|Tabache -- Waves of Rush (KRL Lochshore 1999) This, the second album by this young Scottish traditional duo of Aidan O'Rourke on fiddle, Claire Mann on fiddle, flute, whistles and vocals. Aidan is one of Scotland's best fiddlers having played with Deaf Shepherd and Capercaille. Claire is an all-Ireland winner on whistle and a finalist on fiddle. In an embarassment of talent, Claire also sings with a lovely, warm voice. Both are excellent tune writers. They are accompanied by Malcolm Stitt on guitar and various other friends. The level of excitement that Aidan and Claire can generate with their playing is amazing. When the two are both fiddling, the only comparison I can think of is the Irish supergroup Altan. As they have been touring the U.S. this month, a tidal waive of praise has been flowing out over the Internet from each city they visit. At the house concert I saw them at, I think everyone in the audience bought at one, if not both, of their CDs. This is a very exciting group. Very highly recommended.|
(Green Linnet 1991). My favorite album from this prolific group.
Sidewaulk is also great.
The musical leader of this group is Karen Matheson, whose startlingly beautiful
voice singing in Gaelic is one of the wonders of Celtic music. Their material
is getting less and less traditional, so if you favor more traditional songs,
buy one of their earlier albums. Their newer albums such as Beautiful Wasteland
(1997) incorporate more and more non-Scottish elements including African
singing, and though well done, doesn't scratch my traditional itch. Their most
recent album nàdurra is somewhat more
traditional, but still not as good as their first albums.
The Cast -- The
Records, 1996). The duet of Mairi Campbell and Dave Francis bring a special
sensitivity and love of tradition to their work. This collection of songs is
just superb. Their version of "Auld Lang Syne" -- a song we all tend to hate --
on this album was a revelation to me. They have recently released a second
album,The Colours of
Lichen (1997) which is also excellent.
The Whistlebinkies -- timber timbre (Greentrax 1999). Over the last 20 years, this Scottish traditonal group has earned much respect. Rab Wallace on Lowland and Scottish smallpipes, Judith Peacock on clàrsach (Scottish harp) and vocals, Peter Anderson on bodhrán and Scottish side-drum, Stuart Eydmann, on fiddle, concertina and vocals, Mark Hayward on fiddle, and Eddie McGuire on flue, piccolo and clàrsach. Excellent piping and Gaelic singing. 6 of the 7 tunes and the 4 songs (3 in Gaelic including one waulking song, 1 in Scots) are (or sound) traditional. This album is growing on me. I like it better every time I hear it, which is a good sign. The Whistlebinkies are a large group -- (three fiddles, one or two clàrsachs (harps), one singer, one piper, drums, and flute, piccolo and concertina as needed. 6 of the 7 tunes and the 4 songs (3 in Gaelic including one waulking song, 1 in Scots) are (or sound) traditional. It was the piping of Rab Wallace on Scottish smallpipes on a gorgeous version of "Sandy's New Chanter" that first caught my attention, then the lovely use of the clàrsachs, and the varied and intelligent arrangements all the way around. They are joined by James McMillan for one song. This music is more gentle than Deaf Shepherd's brilliant CD, but lovely in its own way. If you like this CD, you may also want to get a wanton fling (Greentrax Recording 1996)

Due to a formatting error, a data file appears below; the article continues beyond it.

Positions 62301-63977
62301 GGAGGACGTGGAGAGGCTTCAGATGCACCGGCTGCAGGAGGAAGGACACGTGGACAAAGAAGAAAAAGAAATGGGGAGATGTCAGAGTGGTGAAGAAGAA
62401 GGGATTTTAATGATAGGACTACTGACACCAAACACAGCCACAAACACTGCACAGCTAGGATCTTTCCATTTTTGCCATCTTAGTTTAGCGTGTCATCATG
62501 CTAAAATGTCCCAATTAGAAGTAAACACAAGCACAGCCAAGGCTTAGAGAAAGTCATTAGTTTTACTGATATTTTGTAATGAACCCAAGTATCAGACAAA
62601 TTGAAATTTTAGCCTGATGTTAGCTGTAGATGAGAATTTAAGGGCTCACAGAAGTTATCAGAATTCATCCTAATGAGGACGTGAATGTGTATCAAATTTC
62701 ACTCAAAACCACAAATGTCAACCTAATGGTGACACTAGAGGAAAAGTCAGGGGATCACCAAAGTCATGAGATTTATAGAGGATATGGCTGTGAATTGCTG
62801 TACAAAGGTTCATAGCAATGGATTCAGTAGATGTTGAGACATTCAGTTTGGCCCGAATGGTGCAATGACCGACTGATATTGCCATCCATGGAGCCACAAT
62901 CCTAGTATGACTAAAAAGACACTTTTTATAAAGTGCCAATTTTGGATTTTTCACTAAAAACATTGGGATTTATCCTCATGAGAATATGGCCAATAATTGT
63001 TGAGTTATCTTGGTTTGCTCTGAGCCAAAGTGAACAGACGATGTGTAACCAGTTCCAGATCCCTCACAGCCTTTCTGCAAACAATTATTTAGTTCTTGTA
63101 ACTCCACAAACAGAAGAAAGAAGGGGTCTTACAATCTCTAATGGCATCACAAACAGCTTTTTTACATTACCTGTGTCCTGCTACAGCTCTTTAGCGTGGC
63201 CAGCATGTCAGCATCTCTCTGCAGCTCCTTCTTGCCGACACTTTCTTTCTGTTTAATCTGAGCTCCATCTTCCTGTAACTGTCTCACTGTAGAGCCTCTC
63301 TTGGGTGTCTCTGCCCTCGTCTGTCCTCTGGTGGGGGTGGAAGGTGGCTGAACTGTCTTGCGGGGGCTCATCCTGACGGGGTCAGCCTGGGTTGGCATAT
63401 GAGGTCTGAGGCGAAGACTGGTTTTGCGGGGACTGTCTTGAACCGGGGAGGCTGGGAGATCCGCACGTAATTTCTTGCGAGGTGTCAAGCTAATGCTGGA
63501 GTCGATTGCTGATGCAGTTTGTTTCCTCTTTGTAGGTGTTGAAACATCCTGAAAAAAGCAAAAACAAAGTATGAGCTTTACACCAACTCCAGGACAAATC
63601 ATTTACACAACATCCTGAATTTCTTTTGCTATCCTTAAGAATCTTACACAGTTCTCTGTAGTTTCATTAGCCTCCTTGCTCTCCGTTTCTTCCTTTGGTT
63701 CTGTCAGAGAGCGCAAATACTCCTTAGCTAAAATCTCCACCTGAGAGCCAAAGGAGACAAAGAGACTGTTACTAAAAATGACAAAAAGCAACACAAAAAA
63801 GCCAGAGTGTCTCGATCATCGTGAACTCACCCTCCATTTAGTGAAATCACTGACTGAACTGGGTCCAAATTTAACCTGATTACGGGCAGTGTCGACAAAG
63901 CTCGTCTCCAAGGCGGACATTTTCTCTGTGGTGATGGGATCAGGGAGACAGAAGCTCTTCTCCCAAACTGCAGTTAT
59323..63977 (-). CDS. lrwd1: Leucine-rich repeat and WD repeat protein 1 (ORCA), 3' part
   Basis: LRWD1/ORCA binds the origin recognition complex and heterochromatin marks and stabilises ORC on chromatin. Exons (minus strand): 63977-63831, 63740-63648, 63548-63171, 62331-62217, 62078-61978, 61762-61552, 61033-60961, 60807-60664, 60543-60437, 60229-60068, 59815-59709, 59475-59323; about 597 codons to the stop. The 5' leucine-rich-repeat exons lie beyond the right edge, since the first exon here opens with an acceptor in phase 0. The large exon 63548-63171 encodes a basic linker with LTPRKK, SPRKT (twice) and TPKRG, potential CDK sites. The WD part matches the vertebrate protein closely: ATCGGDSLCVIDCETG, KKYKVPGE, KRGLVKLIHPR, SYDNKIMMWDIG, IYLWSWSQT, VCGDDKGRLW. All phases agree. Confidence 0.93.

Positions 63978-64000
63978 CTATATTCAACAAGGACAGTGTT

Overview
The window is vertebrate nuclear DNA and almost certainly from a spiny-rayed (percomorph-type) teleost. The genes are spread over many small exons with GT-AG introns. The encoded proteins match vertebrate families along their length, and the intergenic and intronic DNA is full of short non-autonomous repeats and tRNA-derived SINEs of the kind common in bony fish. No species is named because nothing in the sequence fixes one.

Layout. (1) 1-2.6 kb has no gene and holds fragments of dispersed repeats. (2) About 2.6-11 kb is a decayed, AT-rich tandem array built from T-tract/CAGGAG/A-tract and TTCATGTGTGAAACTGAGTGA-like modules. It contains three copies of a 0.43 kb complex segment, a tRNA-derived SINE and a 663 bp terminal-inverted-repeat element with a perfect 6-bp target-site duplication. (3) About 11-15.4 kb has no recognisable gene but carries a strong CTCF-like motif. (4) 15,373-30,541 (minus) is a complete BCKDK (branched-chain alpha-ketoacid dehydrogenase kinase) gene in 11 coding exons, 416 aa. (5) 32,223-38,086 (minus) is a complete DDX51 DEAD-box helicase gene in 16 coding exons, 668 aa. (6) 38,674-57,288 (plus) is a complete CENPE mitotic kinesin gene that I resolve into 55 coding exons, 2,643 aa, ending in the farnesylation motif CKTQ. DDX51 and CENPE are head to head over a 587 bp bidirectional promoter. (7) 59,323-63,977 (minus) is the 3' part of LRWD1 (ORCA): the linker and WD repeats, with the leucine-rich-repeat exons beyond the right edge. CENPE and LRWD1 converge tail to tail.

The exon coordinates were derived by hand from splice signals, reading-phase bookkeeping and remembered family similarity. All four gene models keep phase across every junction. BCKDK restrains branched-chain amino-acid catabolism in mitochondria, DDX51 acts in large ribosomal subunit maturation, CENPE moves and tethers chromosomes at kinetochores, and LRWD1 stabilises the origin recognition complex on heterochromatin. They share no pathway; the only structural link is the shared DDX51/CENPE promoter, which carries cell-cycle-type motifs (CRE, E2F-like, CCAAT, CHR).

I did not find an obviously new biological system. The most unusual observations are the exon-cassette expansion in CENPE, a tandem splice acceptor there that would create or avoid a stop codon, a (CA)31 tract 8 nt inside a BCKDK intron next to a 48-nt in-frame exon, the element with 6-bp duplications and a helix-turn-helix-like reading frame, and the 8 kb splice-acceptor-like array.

Seelyhoo - First Caul (GreentraxRecordings 1995) a six member young Scottish band that includes the wonderful young Orcadian stars Jennifer and Hazel Wrigley as well as Sandy Brechin, an excellent piano accordion player. This group combines excellent traditional playing and some Gaelic singing with a gentle spirit of adventure like an early Capercaille. The Glasgow Herald described this album as "a well-paced and highly recommended selection...an admirably tight team ...good bright tunes with an attractive lilt and often, a light jazzy swing."
Battlefield Band -- rain, hail or shine (Temple Records 1998) I've tended to like some of the Battlefield Band's music, particularly the more traditional material, and to dislike their more rock and pop material. This album sounds traditional, though the lads have written many of the songs themselves, and I like it more than most of theirs.
-Leaving Friday Harbor (1999, Temple Records). So varied is their music, I don't know what to expect from a new Battlefield Band album, but it is usually good news. This time they have given us a lovely, gentle, lyrical album of 5 songs and 6 sets of tunes. The whole album has a lovely, polished craft to it. It is the piping of Mike Katz on the small and highland pipes that keeps running through my memory after the CD stops spinning. (Highly recommended)- Happy Daze (Temple Records 2001 distributed by Rounder Records). I fire up this CD in my player, and there is Alan Reid's familiar voice and Mike Katz's always strong piping, but Hark! What's this woman's voice? An angelic voice in this all-male group? Yes, indeed - one Karine Polwart, and what a super addition this is to the band! She gives the band a wonderful, richer sound. A lot of songs on this CD (6), and Karine enriches them all both on lead and some great duets. Less theatrical than Rain, Hail or Shine, this CD makes for easier repeated listening, and much repeated listening it has been getting at my place. Happy days are here again indeed! (Very highly recommended)